Are you a locavore?

Emile DeFelice, sometime contributor to this blog, said it this way: "Put Your State On Your Plate."

Hugh Weathers, the man who beat Emile to remain state agriculture commissioner, has a more succinct way of putting it: The word, he says, is "locavore."

Read about the concept, and what South Carolina is doing to promote it, in Mr. Weathers’ op-ed piece today, if you haven’t read it already. Then take the challenge — eat local for a day.

Then, do it again.

1 thought on “Are you a locavore?

  1. Mike Cakora

    Eating locally is fine, but our farmers benefit from exporting their goods to markets that will pay a bit more when they can do so.
    I’ve convinced about 30 residents of the Commonwealth of Virginia that the Palmetto State’s peaches are the best of the best simply by purchasing a basket at the Farmers’ Market on my way out of town to NoVA (northern Virginia, the DC suburbs). My mom, my sister and her family, some of her neighbors, and my colleagues up there all enjoy the feast. I take two to the 77-year-old Italian / naturalized American who makes the best sandwiches in all of NoVA; he claims that the best way to eat them is after dinner with a glass of Chianti, although a Merlot will do in a pinch. He’s quite the fan of our peaches and would love to get them regularly during the season. For a while the Safeway chain in NoVA advertized Palmetto State peaches, but alas, they’re no longer available.
    (Don’t tell you-know-who, but I drive faster than 55 mph to ensure the fruit’s freshness…)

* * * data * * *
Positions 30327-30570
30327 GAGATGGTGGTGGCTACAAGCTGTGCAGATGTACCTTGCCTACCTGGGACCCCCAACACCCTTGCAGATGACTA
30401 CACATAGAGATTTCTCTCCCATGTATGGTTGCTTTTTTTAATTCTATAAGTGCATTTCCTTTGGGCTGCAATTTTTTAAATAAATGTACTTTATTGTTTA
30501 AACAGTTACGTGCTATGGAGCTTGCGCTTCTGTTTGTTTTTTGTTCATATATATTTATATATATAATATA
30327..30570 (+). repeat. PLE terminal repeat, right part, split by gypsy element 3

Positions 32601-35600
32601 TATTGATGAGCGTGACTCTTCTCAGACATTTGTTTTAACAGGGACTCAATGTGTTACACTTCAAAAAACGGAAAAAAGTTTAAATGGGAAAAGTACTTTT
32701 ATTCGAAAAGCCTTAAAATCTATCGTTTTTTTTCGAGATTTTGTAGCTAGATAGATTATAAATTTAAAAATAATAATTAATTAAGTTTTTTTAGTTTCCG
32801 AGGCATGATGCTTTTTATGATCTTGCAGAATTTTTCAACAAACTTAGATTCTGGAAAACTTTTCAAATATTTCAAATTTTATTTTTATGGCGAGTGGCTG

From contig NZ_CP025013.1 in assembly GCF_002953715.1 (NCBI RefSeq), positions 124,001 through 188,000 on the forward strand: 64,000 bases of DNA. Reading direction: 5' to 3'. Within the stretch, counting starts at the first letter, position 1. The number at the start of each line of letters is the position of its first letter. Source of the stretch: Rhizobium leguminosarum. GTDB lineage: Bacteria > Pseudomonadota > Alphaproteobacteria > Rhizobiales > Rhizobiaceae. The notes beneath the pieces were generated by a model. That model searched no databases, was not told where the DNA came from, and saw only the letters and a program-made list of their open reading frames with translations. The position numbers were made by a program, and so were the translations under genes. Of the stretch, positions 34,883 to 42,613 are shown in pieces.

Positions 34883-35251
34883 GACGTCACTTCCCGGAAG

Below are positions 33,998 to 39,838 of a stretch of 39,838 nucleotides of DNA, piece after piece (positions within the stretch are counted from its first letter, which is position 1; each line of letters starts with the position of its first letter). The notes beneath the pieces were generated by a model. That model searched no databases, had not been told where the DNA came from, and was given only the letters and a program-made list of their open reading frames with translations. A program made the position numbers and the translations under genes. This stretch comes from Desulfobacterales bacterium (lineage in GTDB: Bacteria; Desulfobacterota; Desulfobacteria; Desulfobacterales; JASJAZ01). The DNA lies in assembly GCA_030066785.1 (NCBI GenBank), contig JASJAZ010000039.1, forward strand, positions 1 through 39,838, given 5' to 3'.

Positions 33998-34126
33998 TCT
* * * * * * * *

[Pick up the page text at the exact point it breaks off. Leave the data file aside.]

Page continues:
The downside of being exclusively a locavore is diversity — variety — and seasonal availability. Bananas, kiwi fruit, truffles, and countless other varieties of fruits, veggies, and fungi are not grown locally. Come winter, most fresh stuff is of foreign origin, but ain’t it great that we have the choice?
    When I first arrived in Germany in 1972, supermarkets were rare and even in the big cities folks had only what we used to call “greengrocers” for their food. Come December cabbage, turnips, and potatoes were plentiful, but the only fruit regularly available was apples, and each had enough wax to make several candles. At that time the German economy was starting to zoom ahead of the other Western European economies, so citrus (from Israel) and other fruits gradually became more widely available.
    I’ve no quarrel with Weathers but just wanted to point out that free trade lets folks put a greater variety of foods more cheaply on the table all year long.
    Just watch our for the locavore extremistswho want to ban food based on carbon footprint or whatever.

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